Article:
If you want to know more about the usage of the Services app, check out how to manage Windows Services manually for assistance.
6. System Information
If you’re facing trouble using a third-party application or games, the chances are that your PC doesn’t meet the minimum requirements to run them. If you are unsure about your PC’s specifications, Windows includes a handy tool for this case.
Be it information about your PC’s processor, drives, or display; the System Information tool can display any information related to your PC. This tool includes details about your PC’s hardware, system drivers, and input and output devices, to name a few. To access it, you just have to search for System Information in the Windows search bar.
If you cannot find any particular specification, you can use the search bar at the bottom, type in the specification, and click Find to run the search. The tool will then highlight the results on the screen.
7. Task Scheduler
Do you want your computer to shut down at a specific time, or do you want to send an automated message in Windows? Windows includes a powerful tool named Task Scheduler for all such scheduling needs.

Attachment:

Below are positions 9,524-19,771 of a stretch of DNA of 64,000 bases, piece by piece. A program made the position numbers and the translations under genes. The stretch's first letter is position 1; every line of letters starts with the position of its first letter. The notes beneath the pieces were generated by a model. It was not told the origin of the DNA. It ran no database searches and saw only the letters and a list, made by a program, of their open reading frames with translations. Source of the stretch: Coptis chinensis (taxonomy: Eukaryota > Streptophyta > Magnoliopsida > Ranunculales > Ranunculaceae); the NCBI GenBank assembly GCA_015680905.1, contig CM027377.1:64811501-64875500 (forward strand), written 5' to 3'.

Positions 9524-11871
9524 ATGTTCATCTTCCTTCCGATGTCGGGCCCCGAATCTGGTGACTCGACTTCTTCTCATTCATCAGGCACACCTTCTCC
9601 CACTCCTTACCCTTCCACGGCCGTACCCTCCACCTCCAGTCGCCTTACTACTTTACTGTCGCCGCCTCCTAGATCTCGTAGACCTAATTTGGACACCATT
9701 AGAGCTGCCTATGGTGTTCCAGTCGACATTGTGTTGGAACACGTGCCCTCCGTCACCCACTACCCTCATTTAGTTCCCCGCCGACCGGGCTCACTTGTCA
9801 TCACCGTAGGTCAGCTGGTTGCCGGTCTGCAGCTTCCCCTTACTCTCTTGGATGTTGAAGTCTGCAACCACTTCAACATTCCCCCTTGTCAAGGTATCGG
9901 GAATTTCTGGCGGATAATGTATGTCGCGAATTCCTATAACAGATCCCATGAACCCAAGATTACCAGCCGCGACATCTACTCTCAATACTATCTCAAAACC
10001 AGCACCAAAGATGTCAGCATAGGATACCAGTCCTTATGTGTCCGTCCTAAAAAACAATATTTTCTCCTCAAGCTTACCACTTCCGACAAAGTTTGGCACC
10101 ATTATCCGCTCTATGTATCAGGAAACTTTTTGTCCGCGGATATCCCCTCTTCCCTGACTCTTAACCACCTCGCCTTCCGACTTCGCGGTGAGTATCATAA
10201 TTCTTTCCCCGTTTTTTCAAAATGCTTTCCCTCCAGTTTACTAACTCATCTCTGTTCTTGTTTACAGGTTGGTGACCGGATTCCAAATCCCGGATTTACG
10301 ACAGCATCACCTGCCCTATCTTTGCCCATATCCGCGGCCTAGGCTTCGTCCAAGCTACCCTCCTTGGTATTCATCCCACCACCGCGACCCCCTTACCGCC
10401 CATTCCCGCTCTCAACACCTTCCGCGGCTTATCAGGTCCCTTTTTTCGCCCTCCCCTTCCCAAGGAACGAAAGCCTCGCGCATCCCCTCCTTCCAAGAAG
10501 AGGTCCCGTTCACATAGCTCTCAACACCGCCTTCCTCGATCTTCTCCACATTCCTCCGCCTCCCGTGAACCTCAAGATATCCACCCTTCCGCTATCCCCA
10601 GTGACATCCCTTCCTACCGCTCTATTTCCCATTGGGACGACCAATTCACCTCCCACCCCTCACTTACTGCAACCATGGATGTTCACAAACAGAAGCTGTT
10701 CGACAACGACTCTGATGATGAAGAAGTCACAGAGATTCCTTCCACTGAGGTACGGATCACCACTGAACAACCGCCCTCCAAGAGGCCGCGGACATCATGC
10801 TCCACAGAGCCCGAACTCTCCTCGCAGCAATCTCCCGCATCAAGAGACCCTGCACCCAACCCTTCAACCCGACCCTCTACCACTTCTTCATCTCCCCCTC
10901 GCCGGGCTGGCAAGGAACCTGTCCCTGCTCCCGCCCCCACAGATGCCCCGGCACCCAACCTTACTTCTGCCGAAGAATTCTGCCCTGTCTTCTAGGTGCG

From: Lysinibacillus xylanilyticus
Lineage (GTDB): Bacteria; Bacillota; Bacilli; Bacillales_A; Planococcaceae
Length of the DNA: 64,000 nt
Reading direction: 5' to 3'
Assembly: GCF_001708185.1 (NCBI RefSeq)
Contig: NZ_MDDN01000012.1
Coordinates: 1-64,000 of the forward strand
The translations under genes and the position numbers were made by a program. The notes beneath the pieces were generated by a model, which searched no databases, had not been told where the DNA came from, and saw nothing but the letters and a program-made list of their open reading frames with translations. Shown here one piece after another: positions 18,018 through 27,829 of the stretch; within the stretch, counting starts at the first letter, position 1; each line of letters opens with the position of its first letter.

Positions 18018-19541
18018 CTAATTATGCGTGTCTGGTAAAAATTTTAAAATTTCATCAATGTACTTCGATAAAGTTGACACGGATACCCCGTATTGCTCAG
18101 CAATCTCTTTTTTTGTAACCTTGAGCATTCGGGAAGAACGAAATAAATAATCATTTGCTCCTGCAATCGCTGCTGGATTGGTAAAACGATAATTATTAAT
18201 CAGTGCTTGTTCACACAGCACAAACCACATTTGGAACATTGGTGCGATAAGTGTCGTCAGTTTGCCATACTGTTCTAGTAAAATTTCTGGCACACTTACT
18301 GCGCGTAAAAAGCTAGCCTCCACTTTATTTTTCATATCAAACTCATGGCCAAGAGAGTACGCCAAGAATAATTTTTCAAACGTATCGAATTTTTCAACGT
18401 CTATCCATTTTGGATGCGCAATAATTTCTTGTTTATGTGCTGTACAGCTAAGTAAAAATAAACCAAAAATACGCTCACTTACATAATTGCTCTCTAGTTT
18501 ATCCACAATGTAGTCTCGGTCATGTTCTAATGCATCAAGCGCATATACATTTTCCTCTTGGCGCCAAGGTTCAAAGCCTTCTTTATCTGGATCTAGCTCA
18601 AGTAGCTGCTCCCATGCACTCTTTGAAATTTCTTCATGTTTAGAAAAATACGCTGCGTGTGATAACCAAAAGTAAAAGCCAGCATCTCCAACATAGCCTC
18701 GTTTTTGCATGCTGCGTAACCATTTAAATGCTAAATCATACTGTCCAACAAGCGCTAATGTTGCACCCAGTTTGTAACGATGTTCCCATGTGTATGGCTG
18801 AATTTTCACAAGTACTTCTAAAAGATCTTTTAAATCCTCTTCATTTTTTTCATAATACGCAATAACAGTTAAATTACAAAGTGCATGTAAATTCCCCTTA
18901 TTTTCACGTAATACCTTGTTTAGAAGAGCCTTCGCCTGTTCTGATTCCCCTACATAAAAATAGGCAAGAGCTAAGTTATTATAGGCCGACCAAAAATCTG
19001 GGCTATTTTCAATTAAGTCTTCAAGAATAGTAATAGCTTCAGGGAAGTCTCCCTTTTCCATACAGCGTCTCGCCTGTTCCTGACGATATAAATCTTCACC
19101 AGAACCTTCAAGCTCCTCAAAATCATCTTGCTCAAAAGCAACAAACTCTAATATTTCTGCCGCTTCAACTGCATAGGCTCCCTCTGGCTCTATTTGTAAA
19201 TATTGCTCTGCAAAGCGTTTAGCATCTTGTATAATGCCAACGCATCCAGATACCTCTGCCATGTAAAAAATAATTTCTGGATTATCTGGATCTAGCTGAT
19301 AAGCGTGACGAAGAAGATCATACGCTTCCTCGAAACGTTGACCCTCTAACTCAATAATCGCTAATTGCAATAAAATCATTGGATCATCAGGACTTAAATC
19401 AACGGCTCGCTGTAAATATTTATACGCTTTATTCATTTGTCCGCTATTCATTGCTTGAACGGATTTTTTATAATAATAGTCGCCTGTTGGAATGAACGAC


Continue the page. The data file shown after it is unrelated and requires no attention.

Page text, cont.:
Opening Task Scheduler is pretty simple on Windows. Open Windows Search with Win + S and search for Task Scheduler. Then, click the most suitable match to open the Task Scheduler.
Now that you know how to open Task Scheduler check out how you can run programs at a scheduled time using Task Scheduler. Not only that, but you can also automatically shut down your Windows PC using the same tool.
8. Windows Memory Diagnostic
Memory-related issues are pretty rare in the Windows operating system. However, if you frequently tweak Windows settings and system files without proper knowledge, you’re paving the way for frequent memory issues.
Memory issues are related to errors that occur due to faults or corruption in your system’s RAM. Even a small memory error can cause your computer to freeze and lose data.
Thankfully, Windows includes a troubleshooting tool called Windows Memory Diagnostic for tracing and fixing memory-based problems. This tool identifies all the memory corruptions by running detailed memory tests. If you’re facing RAM issues, check out how to resolve Windows memory problems using the Memory Diagnostic tool.
If you just installed a new version of Windows or are having trouble with the one you already have, such administration tools can help you fix the problem quickly. So, you can experiment with them yourself, but make sure not to forget to create a backup before you proceed.
Besides that, there’s nothing wrong with trying out other essential tools you must know about, such as Windows troubleshooters, System Restore, and Command Prompt, to name a few.